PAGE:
When I saw that KDE will be available for the Google Code-In I immediately knew that they would the organization I would like to work for during this event. I have used KDE in the past, but recently I have switched to XFCE for better performance. When the GCI started I moved back to KDE and I was surprised how much it had improved during my absense!
KDE is a desktop environment for the X Window System for Linux. KDE is vastly popular among the users of Kubuntu and Fedora-KDE. KDE comes with a bunch of preinstalled software: Marble, KDevelop, etc. It also has one major advantage over other desktop enviroments; it has a central git repository which makes development a load easier.
Marble? What is that?
Marble is a map viewer developed in C++. It is a swiss-knife map. It has views from the space, and the usual roadmap is in it as well. It has a very nice spherical projection also, where (as added bonus) you can view the stars, which is quite well made.
What did I do for Marble?
My first GCI task was to port the saving and restoring feature of the Qt Marble App to the KDE Marble App. This was quite easy, as it only involved creating the settings variables and then reading from and writing to them. My mentor was Earthwings, who was very happy to help me even with some dumb and pointless questions I had made. Earthwings even pointed me to the exact location where to make the changes. It was my first contribution to KDE. It was amazing.
My second Marble task involved relocating the popup window which shows up when you click on a placemark. It used to center the map on the placemark and show the popup next to it on the right. This was not right as for smaller screens this could go out of screen. My solution was to rotate the map so that the placemark is at the 1/4th of the screen. This resulted in the popup being approximately placed in the middle. This task was a bit harder, because I had to find out how marble works with its components and where to actually write the code.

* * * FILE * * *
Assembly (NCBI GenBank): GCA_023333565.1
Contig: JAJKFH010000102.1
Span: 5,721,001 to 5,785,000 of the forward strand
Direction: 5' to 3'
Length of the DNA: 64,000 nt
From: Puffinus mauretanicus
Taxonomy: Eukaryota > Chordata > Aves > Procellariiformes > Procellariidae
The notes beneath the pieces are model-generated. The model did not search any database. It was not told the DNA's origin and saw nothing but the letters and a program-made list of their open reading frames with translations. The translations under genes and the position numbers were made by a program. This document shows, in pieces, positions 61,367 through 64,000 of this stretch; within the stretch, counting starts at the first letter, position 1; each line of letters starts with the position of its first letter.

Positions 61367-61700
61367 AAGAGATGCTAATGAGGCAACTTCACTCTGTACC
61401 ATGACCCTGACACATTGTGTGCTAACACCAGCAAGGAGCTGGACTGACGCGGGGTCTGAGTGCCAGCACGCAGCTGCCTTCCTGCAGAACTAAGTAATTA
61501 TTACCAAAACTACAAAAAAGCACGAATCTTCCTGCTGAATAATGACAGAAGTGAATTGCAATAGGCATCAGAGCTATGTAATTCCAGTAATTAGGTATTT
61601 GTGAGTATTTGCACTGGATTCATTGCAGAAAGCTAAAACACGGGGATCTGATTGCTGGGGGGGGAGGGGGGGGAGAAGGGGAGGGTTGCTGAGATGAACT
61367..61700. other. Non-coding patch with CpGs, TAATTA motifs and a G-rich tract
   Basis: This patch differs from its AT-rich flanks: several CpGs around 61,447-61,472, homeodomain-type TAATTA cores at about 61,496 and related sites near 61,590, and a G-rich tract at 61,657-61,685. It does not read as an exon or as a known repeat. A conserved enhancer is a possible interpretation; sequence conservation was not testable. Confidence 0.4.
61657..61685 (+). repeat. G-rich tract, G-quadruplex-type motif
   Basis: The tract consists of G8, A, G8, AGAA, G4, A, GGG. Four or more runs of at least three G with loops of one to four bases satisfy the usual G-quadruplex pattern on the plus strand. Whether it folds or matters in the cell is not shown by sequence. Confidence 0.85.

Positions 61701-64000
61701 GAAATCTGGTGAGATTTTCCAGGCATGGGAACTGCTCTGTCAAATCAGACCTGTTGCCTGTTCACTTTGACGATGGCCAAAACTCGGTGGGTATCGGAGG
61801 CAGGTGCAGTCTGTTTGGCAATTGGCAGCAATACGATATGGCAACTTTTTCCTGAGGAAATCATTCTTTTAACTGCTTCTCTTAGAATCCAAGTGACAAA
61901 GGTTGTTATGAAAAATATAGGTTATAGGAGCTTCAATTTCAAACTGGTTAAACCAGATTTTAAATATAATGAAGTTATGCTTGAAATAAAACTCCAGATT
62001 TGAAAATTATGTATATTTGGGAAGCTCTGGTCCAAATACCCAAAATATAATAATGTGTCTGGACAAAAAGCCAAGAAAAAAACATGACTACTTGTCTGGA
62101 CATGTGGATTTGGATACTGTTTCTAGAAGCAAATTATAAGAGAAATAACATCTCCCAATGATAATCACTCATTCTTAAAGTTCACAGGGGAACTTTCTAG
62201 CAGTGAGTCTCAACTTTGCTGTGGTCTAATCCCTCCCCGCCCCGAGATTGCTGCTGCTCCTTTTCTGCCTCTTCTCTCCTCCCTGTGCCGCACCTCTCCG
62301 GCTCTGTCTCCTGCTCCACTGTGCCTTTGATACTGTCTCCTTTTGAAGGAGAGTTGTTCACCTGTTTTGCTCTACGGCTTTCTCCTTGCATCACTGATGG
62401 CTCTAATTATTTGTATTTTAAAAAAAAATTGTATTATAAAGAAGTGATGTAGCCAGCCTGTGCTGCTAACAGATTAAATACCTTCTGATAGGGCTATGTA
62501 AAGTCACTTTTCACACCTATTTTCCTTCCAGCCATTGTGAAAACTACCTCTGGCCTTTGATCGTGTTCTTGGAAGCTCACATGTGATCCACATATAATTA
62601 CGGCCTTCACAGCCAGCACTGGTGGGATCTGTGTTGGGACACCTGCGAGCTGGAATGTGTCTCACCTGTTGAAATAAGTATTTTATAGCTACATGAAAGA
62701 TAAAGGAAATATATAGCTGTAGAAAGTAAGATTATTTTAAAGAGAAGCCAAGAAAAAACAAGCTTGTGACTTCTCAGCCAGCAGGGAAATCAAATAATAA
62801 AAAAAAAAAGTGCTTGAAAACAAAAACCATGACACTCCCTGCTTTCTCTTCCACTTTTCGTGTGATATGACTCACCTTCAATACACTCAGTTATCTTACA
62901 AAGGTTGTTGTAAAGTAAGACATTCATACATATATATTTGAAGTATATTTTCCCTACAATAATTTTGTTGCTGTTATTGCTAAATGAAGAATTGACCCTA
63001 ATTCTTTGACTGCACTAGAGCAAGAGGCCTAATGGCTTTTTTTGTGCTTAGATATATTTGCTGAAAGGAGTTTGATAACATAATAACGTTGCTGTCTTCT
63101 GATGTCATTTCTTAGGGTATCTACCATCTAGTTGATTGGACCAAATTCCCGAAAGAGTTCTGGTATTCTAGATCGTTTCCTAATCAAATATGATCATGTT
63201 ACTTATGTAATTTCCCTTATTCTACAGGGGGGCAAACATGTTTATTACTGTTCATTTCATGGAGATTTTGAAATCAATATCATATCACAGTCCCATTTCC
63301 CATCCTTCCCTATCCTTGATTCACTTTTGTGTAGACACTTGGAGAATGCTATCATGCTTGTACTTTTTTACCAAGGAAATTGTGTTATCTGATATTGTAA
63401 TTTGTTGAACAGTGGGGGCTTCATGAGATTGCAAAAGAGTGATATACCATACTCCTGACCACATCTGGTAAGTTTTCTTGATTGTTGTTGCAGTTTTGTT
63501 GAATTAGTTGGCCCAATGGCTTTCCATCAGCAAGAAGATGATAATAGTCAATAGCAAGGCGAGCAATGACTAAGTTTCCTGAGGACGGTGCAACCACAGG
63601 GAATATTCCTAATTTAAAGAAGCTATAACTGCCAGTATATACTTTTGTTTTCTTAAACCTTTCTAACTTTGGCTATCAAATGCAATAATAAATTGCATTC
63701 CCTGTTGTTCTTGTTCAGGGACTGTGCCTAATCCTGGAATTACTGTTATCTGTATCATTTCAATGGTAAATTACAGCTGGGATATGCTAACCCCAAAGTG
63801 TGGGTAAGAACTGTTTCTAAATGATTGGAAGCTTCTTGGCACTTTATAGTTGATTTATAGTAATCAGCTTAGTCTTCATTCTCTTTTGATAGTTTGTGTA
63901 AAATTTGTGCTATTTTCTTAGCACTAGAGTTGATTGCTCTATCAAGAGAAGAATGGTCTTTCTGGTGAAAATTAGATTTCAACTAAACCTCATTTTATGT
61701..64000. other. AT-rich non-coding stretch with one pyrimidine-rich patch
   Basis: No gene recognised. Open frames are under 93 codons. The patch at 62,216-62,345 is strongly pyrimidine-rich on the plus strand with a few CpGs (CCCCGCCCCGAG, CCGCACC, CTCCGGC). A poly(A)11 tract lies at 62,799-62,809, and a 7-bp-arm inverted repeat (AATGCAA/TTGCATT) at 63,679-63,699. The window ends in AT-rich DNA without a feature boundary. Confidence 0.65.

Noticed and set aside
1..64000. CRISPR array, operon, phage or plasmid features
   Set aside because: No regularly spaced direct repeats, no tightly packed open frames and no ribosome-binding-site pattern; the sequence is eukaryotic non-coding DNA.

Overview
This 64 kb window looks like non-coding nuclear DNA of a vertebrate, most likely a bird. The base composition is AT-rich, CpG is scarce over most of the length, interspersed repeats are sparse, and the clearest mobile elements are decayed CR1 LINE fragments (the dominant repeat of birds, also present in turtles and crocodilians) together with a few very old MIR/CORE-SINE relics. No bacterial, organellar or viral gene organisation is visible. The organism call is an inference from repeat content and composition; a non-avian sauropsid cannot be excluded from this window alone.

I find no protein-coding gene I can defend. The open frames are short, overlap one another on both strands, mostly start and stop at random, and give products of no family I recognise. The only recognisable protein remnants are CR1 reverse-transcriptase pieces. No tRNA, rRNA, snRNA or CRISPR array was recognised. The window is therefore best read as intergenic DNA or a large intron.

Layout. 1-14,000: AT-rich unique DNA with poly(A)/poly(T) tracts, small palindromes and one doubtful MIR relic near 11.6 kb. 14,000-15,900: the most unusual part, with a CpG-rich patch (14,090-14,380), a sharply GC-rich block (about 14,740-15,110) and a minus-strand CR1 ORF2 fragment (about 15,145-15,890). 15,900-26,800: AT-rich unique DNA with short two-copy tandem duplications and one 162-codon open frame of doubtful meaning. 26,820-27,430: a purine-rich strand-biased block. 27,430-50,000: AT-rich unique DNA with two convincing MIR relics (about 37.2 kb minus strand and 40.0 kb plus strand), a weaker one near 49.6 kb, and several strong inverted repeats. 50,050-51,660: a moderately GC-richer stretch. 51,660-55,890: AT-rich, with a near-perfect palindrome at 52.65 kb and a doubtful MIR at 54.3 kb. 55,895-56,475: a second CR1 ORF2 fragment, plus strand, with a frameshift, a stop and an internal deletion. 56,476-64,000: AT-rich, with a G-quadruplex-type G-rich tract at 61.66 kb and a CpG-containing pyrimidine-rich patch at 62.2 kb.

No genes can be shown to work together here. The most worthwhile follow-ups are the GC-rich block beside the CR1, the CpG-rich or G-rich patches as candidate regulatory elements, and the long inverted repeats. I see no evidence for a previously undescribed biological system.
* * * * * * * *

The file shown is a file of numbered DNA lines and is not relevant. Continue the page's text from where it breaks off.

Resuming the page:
KDevelop? I think I might know what it is.
So, KDevelop. Well it is an IDE. I will be very honest here. I have never thought KDevelop would be a good IDE. But after trying it out a bit more due to me developing it for a while I quickly realized that it is amazing. Simply amazing. So fast, so cool.
And what did I do for KDevelop?
My long dream was to work on an IDE, because I am a software engineer at heart and I love to make tools. So, with GCI I had the opportunity to work on one. I mostly did work on the Python support plugin called kdev-python. I have to stop here for a little. Python? I never wrote Python that much to write for a plugin for an IDE. Well, it turns out that by writing this plugin I managed to get a much wider understanding on how the Python language works. Another great point for GCI. So back to topic. Where was I? Ahh yes, kdev-python. Well my first task involving this plugin was to fix some problems with the built-in library support. I ended up adding the __add__ (and siblings) functions to most of the builtin classes so that the static analyzer of kdev-python understands what type a+b will be. As a bonus, I also added the docstring to it.
My second task with kdev-python was to fix the warning that showed up when the __new__ method’s first argument was named cls. kdev-python complained that it should be self but the standard is that it should be cls. Now fixed. :-)
The person that helped me here was scummos. He is awesome guy. He helped so much I couldn’t thank him enough. I truly suggest going to #kdevelop and asking for a task. It will make you learn and in the path you will learn something new.
As GCI is still going on, I will update this post with my other tasks.